Depending on the nature of your illness and your prognosis for recovery, Florida Worker compensation may not provide the benefits you need, regardless of when you file a claim. However, assuming you are still employed with the same company but cannot work until you heal, your workplace illness may qualify for Worker compensation, even if you do not discover your condition until years after the toxic exposure.
For some toxic substances, a significant latency period exists between the time of exposure and the time individuals first experience ill health effects. As a result, claims related to prior toxic exposure can be very complex. Before filing a claim, consider speaking with an experienced Florida Worker compensation lawyer who can ask the questions that determine the most appropriate course of action, such as the following:
- Do you still work for the same employer?
- Are you physically capable of continuing to work now?
- If you cannot work now, do you expect to be able to return to the same or another job after receiving medical treatment?
On the one hand, the statute of limitations presented in the Employee Facts brochure available from the Division of Worker Compensation gives you up to 30 days to report your illness once you become aware of it. You generally have two years after that date to file a claim seeking benefits, ranging from the medical treatment and replacement wages you need until you heal to permanent total benefits if your illness leaves you totally disabled.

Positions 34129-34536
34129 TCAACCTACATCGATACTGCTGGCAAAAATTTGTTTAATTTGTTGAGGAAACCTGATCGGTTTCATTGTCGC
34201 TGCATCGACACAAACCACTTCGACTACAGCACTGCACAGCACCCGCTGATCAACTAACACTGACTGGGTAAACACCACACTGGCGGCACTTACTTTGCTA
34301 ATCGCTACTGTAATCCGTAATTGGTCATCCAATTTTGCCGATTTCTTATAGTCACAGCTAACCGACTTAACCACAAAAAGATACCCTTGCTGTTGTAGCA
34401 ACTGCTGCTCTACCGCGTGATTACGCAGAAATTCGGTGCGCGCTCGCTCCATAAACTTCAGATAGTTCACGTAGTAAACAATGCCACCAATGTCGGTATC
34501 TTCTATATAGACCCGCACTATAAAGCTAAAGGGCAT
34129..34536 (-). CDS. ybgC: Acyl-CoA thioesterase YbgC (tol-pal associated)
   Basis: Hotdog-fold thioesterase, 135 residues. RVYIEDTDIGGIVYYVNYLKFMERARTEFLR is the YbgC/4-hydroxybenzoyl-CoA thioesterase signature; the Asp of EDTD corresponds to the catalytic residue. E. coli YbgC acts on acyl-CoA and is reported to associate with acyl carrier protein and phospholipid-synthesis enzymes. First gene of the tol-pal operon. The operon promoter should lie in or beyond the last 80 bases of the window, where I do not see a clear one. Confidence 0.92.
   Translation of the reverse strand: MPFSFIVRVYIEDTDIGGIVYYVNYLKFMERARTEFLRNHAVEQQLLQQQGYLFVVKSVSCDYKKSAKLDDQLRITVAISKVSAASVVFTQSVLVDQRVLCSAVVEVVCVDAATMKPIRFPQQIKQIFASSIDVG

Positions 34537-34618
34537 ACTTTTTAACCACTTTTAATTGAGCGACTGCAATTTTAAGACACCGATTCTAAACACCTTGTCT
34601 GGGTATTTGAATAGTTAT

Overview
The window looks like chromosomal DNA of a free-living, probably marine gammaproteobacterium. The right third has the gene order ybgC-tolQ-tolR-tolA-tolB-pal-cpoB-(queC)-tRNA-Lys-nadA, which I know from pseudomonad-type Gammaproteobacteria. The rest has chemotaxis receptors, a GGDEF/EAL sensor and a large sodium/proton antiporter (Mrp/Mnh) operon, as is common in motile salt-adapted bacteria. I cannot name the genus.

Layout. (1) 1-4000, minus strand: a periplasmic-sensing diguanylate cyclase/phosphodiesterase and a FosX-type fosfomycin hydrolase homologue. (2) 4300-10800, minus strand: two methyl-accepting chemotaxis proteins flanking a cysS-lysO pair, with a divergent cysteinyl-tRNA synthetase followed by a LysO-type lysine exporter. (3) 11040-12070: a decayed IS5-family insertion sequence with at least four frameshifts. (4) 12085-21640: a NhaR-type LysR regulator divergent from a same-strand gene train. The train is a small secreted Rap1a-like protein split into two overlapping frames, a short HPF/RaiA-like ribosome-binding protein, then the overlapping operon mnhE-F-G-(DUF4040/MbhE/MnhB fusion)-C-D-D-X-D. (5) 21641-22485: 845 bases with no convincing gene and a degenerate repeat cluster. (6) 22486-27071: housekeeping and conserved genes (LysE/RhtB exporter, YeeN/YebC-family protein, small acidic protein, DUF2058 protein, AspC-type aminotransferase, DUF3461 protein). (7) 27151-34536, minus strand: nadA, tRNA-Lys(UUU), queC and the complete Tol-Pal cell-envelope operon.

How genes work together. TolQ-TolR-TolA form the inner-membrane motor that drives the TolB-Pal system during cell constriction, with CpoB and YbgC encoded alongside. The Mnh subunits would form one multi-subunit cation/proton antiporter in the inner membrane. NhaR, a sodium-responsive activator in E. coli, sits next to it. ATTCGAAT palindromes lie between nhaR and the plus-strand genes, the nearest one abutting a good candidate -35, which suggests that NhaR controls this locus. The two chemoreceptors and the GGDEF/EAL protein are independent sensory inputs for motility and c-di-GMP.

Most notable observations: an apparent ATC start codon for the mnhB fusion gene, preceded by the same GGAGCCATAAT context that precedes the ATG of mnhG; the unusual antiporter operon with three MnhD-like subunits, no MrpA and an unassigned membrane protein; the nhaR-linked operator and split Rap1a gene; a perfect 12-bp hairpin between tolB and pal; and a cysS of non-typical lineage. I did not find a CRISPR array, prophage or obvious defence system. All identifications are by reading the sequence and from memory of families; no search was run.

Proving that toxic exposure at your current job caused your illness can present challenges — especially when that exposure may have occurred long ago. An experienced Worker compensation attorney can help expedite your claim by ensuring you submit the evidence you may need to protect your rights to compensation and informing you of any other beneficial legal options.